FILE PHOTO: European Central Bank (ECB) President Christine Lagarde attends a news conference on the outcome of the board meeting in Frankfurt, Germany September 9, 2021. Reuters / Kaaffeenbach
September 24, 2021
FRANKFURT (Reuters) – Many of the factors behind the recent surge in eurozone inflation are temporary and will decline next year, European Central Bank Governor Christine Lagarde said in an interview broadcast on CNBC on Friday. Rice field.
Eurozone prices are rebounding faster than expected as the economy resumes after the pandemic lockdown, and some ECB policymakers say inflation is close to next year’s ECB target of 2%. Some people think it is overkill.
Lagarde attributed many of the increases to supply turmoil and said inflation should stabilize next year.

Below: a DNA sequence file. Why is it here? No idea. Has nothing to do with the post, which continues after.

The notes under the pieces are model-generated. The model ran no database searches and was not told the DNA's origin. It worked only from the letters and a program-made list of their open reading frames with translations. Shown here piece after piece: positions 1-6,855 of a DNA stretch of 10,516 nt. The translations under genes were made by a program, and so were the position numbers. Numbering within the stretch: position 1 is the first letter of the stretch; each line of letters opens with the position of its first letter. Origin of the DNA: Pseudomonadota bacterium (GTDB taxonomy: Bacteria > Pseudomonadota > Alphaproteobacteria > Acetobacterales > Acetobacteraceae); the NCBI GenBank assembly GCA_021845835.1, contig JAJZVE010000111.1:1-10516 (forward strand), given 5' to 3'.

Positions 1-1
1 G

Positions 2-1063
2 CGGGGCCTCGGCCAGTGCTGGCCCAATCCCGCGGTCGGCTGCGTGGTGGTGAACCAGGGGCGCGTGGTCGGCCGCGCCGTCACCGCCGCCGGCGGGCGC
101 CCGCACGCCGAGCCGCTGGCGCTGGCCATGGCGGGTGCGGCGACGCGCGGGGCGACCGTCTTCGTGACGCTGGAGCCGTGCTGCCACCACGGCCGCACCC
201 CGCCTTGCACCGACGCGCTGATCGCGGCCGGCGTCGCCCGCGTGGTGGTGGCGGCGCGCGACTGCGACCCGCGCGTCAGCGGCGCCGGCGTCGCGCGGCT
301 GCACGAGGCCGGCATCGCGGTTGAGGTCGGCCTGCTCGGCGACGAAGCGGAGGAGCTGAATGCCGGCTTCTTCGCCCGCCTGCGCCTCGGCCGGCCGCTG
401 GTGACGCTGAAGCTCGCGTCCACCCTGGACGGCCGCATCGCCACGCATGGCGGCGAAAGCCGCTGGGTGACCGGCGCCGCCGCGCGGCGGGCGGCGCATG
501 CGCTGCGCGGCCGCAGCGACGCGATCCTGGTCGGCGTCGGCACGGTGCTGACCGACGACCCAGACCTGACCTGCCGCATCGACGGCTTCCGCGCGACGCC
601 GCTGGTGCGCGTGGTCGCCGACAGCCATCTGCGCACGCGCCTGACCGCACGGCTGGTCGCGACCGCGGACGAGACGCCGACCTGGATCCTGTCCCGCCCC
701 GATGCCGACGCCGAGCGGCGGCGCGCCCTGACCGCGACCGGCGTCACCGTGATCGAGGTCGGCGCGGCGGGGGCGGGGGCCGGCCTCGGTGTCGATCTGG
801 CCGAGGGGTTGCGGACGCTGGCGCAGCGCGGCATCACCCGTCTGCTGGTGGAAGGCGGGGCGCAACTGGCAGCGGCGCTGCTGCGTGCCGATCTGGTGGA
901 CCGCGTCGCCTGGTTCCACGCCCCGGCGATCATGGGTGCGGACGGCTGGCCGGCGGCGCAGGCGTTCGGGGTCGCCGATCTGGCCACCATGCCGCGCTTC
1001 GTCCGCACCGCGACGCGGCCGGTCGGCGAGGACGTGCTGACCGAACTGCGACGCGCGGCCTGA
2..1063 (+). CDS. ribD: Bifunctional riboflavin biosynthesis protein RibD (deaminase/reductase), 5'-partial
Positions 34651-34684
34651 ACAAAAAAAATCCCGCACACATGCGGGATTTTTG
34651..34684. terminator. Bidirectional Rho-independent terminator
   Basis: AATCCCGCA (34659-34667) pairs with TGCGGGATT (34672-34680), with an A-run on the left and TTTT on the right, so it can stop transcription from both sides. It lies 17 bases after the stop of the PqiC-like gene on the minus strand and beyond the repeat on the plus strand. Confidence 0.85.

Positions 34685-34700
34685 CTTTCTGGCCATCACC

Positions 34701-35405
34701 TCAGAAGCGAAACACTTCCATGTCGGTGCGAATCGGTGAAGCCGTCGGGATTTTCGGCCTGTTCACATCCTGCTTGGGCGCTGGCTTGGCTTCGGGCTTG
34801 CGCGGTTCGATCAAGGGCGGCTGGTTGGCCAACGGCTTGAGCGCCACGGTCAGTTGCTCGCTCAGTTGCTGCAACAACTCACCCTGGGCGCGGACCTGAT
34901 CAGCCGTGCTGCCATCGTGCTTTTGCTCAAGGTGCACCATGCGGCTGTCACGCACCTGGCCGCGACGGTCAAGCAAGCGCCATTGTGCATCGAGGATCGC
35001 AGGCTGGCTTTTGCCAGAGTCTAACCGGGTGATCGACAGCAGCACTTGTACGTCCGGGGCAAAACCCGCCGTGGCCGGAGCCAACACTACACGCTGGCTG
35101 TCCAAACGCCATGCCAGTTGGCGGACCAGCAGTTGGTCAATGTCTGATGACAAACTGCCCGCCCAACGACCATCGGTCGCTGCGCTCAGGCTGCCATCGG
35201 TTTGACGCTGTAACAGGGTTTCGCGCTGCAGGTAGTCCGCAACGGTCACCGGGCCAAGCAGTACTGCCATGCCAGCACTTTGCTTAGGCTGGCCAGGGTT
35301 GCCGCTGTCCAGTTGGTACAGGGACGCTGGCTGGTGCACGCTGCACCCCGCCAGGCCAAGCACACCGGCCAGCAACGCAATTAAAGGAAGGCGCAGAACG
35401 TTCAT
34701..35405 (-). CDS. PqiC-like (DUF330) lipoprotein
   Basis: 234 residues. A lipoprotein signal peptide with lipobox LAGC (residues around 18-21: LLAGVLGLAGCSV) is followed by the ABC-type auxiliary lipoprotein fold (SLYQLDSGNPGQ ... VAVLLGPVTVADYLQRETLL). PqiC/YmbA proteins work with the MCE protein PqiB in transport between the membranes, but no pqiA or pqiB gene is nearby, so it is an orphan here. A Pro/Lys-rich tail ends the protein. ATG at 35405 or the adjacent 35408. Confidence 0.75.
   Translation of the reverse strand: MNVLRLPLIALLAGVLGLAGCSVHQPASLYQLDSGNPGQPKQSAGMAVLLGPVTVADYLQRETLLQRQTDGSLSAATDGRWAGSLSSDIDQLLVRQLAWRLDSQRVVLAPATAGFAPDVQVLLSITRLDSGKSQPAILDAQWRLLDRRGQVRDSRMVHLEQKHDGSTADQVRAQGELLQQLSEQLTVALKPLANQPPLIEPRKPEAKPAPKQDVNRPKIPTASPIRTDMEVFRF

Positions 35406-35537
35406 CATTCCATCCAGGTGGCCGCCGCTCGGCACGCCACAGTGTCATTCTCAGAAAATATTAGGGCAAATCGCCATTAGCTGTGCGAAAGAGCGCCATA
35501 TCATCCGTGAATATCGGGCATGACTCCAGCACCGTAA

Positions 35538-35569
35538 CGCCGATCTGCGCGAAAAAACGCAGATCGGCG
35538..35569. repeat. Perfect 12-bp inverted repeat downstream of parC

“Many of the reasons for price increases are temporary, so we are confident that they will return to a more stable position next year,” Lagarde said.
“When you look at what’s causing it, much of it is related to energy prices.”
He said “things will work out” when new sources are found, but warned that energy prices could continue to rise as they relate to the transition from fossil fuels.
Lagarde expects a “movement” to be at the forefront of inflation when the labor market tightens, but there is still “many grounds to cover”, including at least one lower than before the COVID-19 pandemic. Millions more are unemployed. I said.
The ECB also made a distinction between the ECB, which plans to continue printing for some time but this month began to reduce emergency bond purchases, and the Federal Reserve Board, which said this week it would Planning to start reducing purchases. I sought. Make plans soon.
“There’s a slim factor in how they (FRB) created support packages for the economy, but we’re not in that position,” Lagarde said. “We are currently calibrating and have started the calibration.”
When asked about the turmoil affecting Chinese real estate firm Evergrande, Lagarde said, “Direct exposure will be limited, especially in the euro area.”
(Reporting by Francesco Canepa, edited by Clarence Fernandez and John Boyle)